Gone Girl: REVIEW

Director David Fincher is a master of suspense, tension, and twisted storytelling. The man behind Fight Club, Se7en, The Social Network, The Girl with the Dragon Tattoo, The Curious Case of Benjamin Button, and Zodiac loves to draw us into dark, bleak, and visually-stunning stories about the lives of messed up people.
He makes the mundane into art – and Gone Girl is no exception.

On the morning of their fifth anniversary, Nick’s (Ben Affleck) beautiful wife Amy (Rosamund Pike) goes missing – and the crime scene in their home looks eerily staged. Law enforcement and an ever-growing media attention quickly cause the whole world to begin to ask the same question: Did Nick Dunne kill his wife?

Gone Girl is insane. Twisted. Messed up. It’s a brilliantly-made film, but it is not for the faint of heart. It thrills, disgusts, and subtly terrifies.

Gone Girl is a look at a marriage in shambles. Some may confuse the film for a profound piece of art that speaks volumes about modern marriage, but it’s ultimately just a slick, well-polished thriller about two married people who have used their marriage — and each other —  for the absolute worst reasons. It’s haunting, and it’s incredibly tense. But it’s pulpy well-crafted entertainment.

Its dark comedy brings an odd quality of humor to the chilling story, and Ben Affleck and Rosamund Pike are at their absolute best in Gone Girl, both giving performances that are subtly layered and ever-changing.

And as for David Fincher, he’s simply a master of tension.  Gone Girl is not his best film, but it is still an impressive achievement in tone, character, and world-building.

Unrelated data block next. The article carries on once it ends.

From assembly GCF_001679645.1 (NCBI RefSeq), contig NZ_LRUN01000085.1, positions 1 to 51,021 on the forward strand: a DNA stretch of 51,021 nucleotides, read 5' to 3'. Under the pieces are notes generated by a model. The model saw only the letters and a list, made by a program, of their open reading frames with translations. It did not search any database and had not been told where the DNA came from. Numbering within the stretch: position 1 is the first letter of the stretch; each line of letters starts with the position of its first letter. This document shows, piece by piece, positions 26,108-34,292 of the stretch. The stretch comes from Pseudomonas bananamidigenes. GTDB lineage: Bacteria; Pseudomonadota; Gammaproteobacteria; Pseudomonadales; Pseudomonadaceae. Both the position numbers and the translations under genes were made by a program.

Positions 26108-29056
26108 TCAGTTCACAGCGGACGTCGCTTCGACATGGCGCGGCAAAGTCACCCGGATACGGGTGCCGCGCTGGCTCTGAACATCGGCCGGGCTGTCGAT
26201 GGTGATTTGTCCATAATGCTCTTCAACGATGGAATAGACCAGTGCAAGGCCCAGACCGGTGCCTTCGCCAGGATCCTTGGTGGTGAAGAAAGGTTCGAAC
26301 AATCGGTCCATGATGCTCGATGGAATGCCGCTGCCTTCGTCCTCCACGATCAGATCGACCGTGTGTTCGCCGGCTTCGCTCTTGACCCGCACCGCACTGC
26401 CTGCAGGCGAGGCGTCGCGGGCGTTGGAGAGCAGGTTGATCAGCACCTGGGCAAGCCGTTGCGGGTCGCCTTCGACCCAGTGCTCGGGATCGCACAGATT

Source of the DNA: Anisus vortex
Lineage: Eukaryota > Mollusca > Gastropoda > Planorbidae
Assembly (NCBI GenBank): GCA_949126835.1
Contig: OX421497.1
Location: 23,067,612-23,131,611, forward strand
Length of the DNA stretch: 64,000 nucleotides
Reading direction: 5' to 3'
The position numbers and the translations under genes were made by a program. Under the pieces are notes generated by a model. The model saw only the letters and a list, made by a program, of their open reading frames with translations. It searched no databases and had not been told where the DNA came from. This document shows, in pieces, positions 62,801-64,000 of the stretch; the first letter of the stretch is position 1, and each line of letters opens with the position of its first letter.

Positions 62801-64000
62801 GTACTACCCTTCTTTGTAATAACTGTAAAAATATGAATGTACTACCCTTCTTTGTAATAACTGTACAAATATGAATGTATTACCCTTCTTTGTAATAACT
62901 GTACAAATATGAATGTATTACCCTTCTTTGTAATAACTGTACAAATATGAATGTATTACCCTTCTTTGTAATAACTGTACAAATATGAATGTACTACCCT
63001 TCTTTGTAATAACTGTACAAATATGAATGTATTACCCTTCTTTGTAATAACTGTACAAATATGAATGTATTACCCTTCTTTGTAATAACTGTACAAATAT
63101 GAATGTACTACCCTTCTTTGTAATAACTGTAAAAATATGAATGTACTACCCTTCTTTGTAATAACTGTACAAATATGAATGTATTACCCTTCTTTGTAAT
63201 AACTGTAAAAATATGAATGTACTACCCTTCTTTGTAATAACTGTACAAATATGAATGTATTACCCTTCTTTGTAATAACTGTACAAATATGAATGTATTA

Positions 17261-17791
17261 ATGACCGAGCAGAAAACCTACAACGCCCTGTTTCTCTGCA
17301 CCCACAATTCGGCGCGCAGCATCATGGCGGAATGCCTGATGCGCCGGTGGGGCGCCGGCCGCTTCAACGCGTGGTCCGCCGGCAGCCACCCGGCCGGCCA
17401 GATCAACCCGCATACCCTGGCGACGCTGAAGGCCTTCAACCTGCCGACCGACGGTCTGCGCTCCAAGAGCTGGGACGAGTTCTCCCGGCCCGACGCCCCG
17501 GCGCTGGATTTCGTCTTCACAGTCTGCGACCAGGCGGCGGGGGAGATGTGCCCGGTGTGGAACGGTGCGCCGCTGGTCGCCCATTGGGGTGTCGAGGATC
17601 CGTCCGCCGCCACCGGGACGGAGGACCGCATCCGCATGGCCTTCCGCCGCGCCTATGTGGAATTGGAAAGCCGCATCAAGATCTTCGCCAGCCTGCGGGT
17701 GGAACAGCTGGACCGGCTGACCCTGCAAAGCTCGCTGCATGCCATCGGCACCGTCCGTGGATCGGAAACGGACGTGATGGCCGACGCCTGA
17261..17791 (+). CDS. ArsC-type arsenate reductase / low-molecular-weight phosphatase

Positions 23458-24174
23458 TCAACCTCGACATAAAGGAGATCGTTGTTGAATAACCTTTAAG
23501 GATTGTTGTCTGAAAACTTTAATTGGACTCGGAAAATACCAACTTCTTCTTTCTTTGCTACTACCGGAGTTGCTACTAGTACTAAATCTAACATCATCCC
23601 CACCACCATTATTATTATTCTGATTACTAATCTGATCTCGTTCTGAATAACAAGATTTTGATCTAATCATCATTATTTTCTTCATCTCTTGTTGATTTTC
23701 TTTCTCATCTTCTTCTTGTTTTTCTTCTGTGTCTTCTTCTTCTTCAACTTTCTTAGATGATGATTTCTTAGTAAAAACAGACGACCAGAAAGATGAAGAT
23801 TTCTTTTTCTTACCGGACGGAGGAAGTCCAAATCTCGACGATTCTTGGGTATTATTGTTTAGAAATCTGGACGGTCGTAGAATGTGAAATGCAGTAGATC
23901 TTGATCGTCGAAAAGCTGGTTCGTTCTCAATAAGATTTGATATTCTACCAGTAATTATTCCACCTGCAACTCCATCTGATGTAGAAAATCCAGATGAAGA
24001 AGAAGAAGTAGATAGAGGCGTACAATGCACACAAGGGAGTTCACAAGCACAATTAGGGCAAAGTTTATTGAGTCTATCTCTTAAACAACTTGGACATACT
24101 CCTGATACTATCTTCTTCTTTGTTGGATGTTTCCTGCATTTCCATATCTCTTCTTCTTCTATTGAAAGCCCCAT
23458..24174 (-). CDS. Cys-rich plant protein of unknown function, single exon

Many do not respond well to Fincher’s sense of cynical storytelling, and that’s perfectly understandable. In a Fincher film, the world is a dark, sick, and hopeless place. I don’t necessarily relate to this aspect of Fincher’s films, but he is such an artist that it’s hard not to fall for the mysterious little worlds he creates.

In Gone Girl, morality is a grayscale, and the audience is left to make their own judgments in determining between good and evil. Both Nick and Amy’s selfishness led them to opposite extremes, and crumbled their marriage. And in some respects, there is no clear-cut resolution to this haunting tale.
Did they ever really “love” each other in the first place?
Is the film’s conclusion actually a worse punishment for Nick than what he originally feared?
Did anyone really “win?” Or did these two miserable people get what they deserved in the end?

The world of Gone Girl is surprisingly complex, and its twisted thrills come at a lightning-fast speed. It’s not perfect, but it is an exceptionally-made film (for those able to handle it) that must be discussed and wrestled with.
Gone Girl will stay with you.


Gone Girl is rated R for language, sexual content, and violence. This film can be highly disturbing, and is not appropriate for any children, or anyone unable to handle this level of disturbing storytelling. It is brilliantly-made, but stay away if you are easily unsettled, frightened, or upset.

© Matt Tory, 2014. 

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